Sometimes all it takes is a reputable teacher giving a testimonial like, “My coach really helped me with 9C,” for others to change their minds about what coaching can do for them.

Make sure a school’s key figures, especially those in influential groups, such as subject leaders, gain excellent coaching experience so they can become your “champions”.

4. Slow down

It can be tempting for leaders to rush the implementation of instructional coaching. And that is understandable: after all, we want all our teachers and students to benefit from it as soon as possible. But, with a complex implementation project, it is better to go slowly.

Let your coaching program grow organically so that coaches have the opportunity to develop their skills with each other before getting started in earnest. Roll out coaching to a test group first, like trainee teachers, or even offer it as an opt-in program while you work to build the right culture.

5. Invest in training

Being an “expert” teacher certainly does not guarantee that you will be an excellent coach. If we want to ensure teachers get a lot from their coach, we need to invest time in training coaches in the knowledge and skills they need.

Invest in the regular training of your coaching staff; question the action steps defined by your coaches; and create opportunities for coaches to receive “coaching on coaching”, where you can work with them to improve their skills by watching them in action.

6. Deliberate Practice Model

Deliberate practice is how most performing professions improve: in sports, music, and medicine, the performative aspects of the job are honed through repeated and regular practice. In teaching, however, it is more common to learn on the job, trying to perfect certain aspects of the craft while managing the extraordinary complexity of the classroom.

If you want staff to practice teaching, show them how by modeling yourself. When you do this, do it shamelessly. Replace “Sorry guys, now for what little I know we all hate” with “We’re going to practice this skill now, to make sure we get it right in class”.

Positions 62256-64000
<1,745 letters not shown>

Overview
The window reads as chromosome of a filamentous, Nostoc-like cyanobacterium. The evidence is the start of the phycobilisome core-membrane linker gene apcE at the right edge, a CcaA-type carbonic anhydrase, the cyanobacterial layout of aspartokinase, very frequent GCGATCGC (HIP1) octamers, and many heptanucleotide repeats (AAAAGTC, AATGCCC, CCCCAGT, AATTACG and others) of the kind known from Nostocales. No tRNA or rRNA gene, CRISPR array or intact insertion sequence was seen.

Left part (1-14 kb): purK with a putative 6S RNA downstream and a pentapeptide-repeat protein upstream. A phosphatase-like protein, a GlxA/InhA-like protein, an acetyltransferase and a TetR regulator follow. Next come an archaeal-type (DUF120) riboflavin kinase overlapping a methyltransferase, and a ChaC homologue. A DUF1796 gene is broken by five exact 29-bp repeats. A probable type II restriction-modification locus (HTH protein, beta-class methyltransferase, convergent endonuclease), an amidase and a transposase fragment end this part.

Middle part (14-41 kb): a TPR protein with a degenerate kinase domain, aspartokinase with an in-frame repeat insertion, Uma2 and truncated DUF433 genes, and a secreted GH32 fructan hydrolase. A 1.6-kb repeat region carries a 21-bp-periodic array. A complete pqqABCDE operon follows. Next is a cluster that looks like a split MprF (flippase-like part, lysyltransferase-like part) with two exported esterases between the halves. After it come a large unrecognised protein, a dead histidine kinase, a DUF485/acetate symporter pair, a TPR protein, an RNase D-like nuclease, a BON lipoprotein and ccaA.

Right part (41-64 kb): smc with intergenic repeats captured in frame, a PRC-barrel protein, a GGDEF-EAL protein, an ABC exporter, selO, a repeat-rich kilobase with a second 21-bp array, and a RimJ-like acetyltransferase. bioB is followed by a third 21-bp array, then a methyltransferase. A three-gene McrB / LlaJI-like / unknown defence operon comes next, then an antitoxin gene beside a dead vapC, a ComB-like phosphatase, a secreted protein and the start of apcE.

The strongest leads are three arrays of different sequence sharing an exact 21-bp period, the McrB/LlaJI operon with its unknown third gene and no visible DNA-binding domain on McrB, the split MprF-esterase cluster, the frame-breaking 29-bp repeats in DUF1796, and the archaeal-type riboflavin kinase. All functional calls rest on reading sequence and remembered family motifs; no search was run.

7. Make the practice real

If you want to build a culture where deliberate practice is seen as integral to improvement, avoid “false practice” at all costs. For example, practicing an aspect of questioning by asking our partner what they ate last night will not work, but it will engender a culture where the practice is seen as pointless and slightly ridiculous.

But here’s an important rule: the more realistic the training scenario, the more real it will feel to those involved — and the more likely it will be to help participants build powerful habits.

We don’t often have a room full of students in a CPD session, but the practice can be made real by framing it in the context of an upcoming lesson. Practice questioning by planning the next day’s lesson, deciding when questioning will take place, scripting the questions you will ask, and then rehearsing that.

Suddenly the practice seems useful, vital and beneficial – and you’re just one step away from building a culture that will allow instructional coaching to thrive.

Josh Goodrich is an English teacher and founder of Powerful Action Steps and Steplab learning platforms.

This article originally appeared in the July 23, 2021 issue under the title “Eliminate Culture Shock from Teacher Coaching”